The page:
Physiotherapists have been urged to help a charity find the estimated 20,000 undiagnosed sufferers of the rare neurological disorder Charcot-Marie-Tooth (CMT), which causes progressive deformity in the feet and lower limbs.
The charity CMT UK has revealed only 3,000 people have been diagnosed with the condition in Britain, but it estimates 20,000 more unknowingly have the disease, and physiotherapists treating patients with lower limb problems will be among the best-placed people to identify sufferers.
Due to its rarity, the condition often goes undiagnosed and while not life-threatening, it can have a significant impact on the quality of life for patients.
CMT UK’s chief operating officer Karen Butcher told the Chartered Society of Physiotherapy website: "People with undiagnosed CMT may be seen by a physiotherapist and we would really like them to be aware of the condition so patients can get a quicker diagnosis if the GP has missed it."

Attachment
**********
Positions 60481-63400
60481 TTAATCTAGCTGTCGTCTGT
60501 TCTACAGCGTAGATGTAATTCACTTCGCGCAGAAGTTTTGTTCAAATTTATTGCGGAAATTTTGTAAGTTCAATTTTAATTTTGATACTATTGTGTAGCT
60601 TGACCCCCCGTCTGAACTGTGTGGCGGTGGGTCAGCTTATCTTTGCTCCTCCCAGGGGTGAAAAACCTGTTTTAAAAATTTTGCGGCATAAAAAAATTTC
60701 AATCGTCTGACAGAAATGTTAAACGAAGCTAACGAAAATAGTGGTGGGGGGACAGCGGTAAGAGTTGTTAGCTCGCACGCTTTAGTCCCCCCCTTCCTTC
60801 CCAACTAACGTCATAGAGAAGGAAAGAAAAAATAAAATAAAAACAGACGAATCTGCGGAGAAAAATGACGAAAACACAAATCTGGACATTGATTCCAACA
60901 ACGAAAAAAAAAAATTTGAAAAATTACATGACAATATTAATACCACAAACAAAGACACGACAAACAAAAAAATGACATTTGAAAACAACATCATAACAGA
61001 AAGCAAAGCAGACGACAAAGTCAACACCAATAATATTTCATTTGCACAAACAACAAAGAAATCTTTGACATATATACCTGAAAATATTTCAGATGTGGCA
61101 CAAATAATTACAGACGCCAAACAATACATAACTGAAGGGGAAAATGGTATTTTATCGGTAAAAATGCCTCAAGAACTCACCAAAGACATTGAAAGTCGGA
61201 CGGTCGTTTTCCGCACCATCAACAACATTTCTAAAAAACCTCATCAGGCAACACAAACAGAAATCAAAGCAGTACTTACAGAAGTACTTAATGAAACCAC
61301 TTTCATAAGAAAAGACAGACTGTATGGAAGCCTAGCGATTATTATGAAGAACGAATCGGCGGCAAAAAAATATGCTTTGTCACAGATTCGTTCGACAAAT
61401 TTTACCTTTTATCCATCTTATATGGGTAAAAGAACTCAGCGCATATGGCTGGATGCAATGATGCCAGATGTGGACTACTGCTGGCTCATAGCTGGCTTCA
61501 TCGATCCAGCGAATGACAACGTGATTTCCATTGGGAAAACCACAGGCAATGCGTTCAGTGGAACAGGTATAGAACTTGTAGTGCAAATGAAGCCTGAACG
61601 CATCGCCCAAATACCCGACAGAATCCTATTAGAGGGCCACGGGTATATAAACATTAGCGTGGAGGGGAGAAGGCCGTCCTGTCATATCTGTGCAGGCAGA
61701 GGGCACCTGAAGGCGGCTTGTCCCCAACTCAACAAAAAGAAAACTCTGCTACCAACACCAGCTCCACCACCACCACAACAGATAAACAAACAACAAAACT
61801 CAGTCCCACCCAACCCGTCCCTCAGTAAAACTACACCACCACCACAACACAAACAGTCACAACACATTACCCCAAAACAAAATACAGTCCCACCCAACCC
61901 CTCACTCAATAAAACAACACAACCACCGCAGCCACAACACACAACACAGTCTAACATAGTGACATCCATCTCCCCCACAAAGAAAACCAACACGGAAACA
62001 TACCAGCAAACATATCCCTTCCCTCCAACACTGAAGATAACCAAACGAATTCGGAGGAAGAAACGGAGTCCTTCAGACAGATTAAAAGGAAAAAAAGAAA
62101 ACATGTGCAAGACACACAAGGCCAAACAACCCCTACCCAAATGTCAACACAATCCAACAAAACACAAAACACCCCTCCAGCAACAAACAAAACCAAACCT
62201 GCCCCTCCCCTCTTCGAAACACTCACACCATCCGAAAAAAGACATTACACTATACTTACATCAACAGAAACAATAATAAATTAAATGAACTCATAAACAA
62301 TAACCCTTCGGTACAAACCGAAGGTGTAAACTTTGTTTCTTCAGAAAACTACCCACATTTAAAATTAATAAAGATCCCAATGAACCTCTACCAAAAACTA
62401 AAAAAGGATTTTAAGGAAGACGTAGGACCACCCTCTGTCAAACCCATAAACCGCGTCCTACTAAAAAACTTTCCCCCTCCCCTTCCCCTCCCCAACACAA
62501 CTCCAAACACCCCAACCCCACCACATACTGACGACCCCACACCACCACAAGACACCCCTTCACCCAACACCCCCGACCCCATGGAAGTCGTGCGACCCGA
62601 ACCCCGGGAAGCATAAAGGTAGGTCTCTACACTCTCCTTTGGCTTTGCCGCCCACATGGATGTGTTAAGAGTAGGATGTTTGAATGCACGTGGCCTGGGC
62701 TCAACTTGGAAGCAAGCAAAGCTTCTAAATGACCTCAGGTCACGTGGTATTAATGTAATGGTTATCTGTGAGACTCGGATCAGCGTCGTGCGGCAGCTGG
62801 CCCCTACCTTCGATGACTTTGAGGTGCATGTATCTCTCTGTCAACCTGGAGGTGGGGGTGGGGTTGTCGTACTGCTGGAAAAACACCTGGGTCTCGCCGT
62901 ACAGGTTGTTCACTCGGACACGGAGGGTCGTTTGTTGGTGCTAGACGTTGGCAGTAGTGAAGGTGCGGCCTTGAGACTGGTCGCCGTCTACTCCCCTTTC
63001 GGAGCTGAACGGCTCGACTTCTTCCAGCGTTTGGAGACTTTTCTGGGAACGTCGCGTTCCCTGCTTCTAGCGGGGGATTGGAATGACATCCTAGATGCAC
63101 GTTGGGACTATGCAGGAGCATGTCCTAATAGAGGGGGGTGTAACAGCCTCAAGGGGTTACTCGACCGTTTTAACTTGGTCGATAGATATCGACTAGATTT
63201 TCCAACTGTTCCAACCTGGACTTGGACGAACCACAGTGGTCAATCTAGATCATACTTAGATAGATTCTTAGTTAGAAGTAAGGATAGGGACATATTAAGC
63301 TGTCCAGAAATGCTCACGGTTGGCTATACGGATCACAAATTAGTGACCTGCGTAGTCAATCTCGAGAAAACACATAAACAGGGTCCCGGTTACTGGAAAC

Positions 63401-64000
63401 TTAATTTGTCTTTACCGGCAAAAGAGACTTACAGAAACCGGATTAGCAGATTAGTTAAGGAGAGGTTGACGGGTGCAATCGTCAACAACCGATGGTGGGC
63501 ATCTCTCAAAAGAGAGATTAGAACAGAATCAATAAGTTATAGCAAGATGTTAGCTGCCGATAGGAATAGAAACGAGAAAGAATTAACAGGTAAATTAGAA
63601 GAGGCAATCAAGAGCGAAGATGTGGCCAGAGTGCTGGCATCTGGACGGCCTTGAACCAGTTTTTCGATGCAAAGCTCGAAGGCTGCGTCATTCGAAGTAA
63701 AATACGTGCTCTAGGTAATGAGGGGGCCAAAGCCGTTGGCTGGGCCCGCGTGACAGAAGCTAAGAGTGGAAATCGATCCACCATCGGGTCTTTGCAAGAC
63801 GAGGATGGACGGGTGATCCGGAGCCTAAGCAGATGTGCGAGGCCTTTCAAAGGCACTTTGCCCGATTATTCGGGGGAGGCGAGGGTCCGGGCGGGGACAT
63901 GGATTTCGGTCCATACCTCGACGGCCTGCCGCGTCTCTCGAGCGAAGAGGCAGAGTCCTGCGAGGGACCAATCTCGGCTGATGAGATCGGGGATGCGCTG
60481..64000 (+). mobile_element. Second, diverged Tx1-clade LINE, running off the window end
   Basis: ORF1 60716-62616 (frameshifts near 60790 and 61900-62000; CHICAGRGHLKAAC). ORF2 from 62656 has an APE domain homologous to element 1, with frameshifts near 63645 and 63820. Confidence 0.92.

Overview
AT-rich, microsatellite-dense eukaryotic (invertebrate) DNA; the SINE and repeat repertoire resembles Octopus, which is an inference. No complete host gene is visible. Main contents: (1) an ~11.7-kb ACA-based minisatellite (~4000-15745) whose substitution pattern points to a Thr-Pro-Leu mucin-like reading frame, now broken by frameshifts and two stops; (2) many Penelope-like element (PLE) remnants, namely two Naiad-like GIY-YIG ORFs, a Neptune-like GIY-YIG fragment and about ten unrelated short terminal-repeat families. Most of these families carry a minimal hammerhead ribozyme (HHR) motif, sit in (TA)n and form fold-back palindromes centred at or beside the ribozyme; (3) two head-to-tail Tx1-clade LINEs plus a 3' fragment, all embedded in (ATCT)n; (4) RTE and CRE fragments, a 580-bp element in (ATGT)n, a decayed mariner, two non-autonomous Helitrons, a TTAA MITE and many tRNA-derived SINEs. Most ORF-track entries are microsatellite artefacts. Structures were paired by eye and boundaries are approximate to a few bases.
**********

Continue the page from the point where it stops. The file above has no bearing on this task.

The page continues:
Ms Butcher, who had the condition herself, added that the signs physiotherapists should look for include changes to the shape of their feet, including a high arch or flat foot with hammer or claw toes. Another sign is muscle wastage in the lower legs.
"Patients may also mention other classic signs such as clumsiness, pain, balance problems leading to unsteadiness, trips and falls and chronic fatigue," she added.
Moderate exercise can help ease the symptoms, she noted, making it important for sufferers to get physiotherapy.
Ms Butcher revealed that the need for exercise has only become known as understanding of the condition has increased, and that when she was diagnosed as a child she was given the opposite advice, on the assumption that exercising would accelerate the condition.
September is Charcot-Marie-Tooth Awareness Month, with the campaign also targeting a wider increase in public awareness of the condition. Indeed, many GPs and other medical professionals do not even know about the condition.
Last year's campaign was supported by singer Cheryl Tweedy, whose son has been diagnosed with CMT.
Written by Matthew Horton
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